- The managers are less nervous about the global economy than many other investors
- The fund broadly matched its benchmark over the past 12 months
- It currently yields 3.2%, variable and not a reliable indication of future income
Ric Ford’s a highly experienced corporate bond fund manager who’s shown he can do better than his benchmark over the long term. Along with co-manager Dipen Patel, he runs the Morgan Stanley Sterling Corporate Bond fund by keeping things simple, thoroughly researching companies and making sure there’s plenty of diversification.
Ford and Patel aim to provide investors with a healthy income and some long-term growth. They usually invest fairly conservatively, but will be more adventurous if they think the potential rewards from higher yields make up for the extra risks. The fund currently yields 3.2%, although income is variable and that’s not a reliable indication of future income.
We like the managers’ flexible approach and, combined with the fund’s low ongoing charge of 0.22% (plus our platform fee of up to 0.45% per year) think it’s an excellent corporate bond fund option. That’s why you’ll find it on the Wealth 50 list of our favourite funds.
How do the managers invest?
Around half of the corporate bonds in the fund currently are from financial companies, like banks such as Lloyds and insurance companies like AXA. The managers think many bonds in the sector are attractively valued.
Most of the portfolio is invested in higher-quality ‘investment grade’ bonds, but the managers also invest in some higher-risk high-yield bonds plus some government bonds, which are normally lower risk and provide smaller yields. They have the flexibility to use derivatives, which add risk if they’re used, although currently they’re not.
Even though this is a Sterling corporate bond fund, there’s lots of international diversification on offer. While there are more bonds from the UK than any other country, more than half the fund is invested in bonds from countries like the US, Germany and France. A small number of bonds are from higher-risk emerging markets.
How’s the fund performed?
It’s been a much better 12 months for the fund and corporate bonds in general compared to a year ago. While the UK stock market barely posted a positive return, the fund’s 8.4% growth broadly matched the peer group’s 8.5% gain. This points to the potential diversification benefits of investing in corporate bonds, but isn’t a guide to the future.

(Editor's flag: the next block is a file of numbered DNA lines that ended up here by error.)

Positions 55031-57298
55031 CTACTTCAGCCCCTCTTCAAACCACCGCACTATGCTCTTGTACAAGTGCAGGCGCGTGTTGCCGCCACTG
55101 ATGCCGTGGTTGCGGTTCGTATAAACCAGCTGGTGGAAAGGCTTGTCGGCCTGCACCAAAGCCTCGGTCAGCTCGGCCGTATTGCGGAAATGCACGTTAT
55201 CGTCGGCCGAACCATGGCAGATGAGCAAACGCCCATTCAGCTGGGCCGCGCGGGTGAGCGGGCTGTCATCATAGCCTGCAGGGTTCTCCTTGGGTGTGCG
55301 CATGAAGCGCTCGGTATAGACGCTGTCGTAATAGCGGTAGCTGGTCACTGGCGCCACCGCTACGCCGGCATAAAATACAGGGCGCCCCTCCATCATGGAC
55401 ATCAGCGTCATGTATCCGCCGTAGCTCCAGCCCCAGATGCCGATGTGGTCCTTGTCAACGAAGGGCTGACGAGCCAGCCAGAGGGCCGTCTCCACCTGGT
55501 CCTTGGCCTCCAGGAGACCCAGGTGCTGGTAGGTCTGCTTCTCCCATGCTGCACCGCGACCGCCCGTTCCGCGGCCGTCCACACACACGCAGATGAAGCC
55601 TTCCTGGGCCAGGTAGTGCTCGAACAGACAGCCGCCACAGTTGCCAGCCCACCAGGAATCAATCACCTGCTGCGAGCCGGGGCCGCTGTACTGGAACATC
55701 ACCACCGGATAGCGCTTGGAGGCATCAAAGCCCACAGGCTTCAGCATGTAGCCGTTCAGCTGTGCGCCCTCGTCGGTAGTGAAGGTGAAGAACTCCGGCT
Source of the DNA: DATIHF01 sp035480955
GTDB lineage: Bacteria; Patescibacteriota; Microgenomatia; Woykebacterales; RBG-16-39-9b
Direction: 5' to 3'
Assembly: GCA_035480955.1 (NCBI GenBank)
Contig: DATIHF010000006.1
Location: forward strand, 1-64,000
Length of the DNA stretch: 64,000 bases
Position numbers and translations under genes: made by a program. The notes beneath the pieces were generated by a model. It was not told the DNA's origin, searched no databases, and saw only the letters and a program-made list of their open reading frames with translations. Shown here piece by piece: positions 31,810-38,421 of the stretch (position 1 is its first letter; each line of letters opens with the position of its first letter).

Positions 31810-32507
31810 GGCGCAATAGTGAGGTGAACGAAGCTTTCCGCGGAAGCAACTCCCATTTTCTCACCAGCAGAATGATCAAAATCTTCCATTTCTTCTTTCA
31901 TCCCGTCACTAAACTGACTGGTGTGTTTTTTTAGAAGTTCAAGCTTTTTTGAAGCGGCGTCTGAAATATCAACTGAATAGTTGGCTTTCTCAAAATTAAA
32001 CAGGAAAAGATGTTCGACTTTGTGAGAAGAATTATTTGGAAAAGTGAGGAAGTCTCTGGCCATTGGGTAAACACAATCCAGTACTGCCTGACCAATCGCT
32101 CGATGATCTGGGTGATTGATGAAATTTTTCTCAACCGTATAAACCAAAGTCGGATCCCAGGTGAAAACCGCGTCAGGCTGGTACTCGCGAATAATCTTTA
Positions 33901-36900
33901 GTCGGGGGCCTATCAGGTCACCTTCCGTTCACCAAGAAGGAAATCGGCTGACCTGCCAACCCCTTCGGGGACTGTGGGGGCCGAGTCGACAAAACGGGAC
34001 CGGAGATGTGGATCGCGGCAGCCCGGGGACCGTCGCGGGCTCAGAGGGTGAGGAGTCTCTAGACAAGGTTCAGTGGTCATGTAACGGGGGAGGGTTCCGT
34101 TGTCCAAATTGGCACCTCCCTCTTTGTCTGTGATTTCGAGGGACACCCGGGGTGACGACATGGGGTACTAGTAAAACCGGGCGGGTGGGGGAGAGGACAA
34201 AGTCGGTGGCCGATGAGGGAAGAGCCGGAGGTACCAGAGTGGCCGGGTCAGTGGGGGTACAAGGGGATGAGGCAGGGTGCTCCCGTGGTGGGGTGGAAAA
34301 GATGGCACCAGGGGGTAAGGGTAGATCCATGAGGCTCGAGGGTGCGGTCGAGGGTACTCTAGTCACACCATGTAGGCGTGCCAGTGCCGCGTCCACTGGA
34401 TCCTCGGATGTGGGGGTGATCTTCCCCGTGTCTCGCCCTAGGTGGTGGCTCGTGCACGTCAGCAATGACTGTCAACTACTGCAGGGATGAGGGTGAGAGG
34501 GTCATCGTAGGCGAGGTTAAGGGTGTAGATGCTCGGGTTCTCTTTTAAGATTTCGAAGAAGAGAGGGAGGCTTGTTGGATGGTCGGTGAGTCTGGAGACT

The managers’ conservative investment approach means the fund’s normally held up better when markets have wobbled, but hasn’t quite kept up with rising markets. Over the long-term that’s resulted in the fund beating its benchmark. Over the last 10 years it’s grown 98.4%* compared with the IA Sterling Corporate Bond index’s 77% growth. That’s not an indication of future performance.
10 year performance of Morgan Stanley Sterling Corporate Bond
Past performance is not a guide to the future. Source: *Lipper IM to 31/08/2019
|Annual percentage growth|
| Aug 14 -
| Aug 15 -
| Aug 16 -
| Aug 17 -
| Aug 18 -
|Morgan Stanley Sterling Corporate Bond||3.5%||12.1%||2.4%||-0.4%||8.4%|
|IA Sterling Corporate Bond||2.6%||13.5%||1.6%||-0.7%||8.5%|
Past performance is not a guide to the future. Source: Lipper IM to 31/08/2019
While some investors think a recession could be looming, Ford and Patel think we’re still a fair way from one. Part of that is because inflation, which normally rises towards the end of economic cycles, is still low. Technological disruption is keeping it down in their view.
The bond market may be hinting at trouble ahead, but Ford and Patel think close-to-zero yields means previous market indicators aren’t as useful anymore. They expect lower global growth but believe central banks will keep supporting economies through interest rate cuts.
Closer to home they’re wary of the potential impact of Brexit and a Labour government. But as increasingly international investors, Ford and Patel are more positive on the global outlook.
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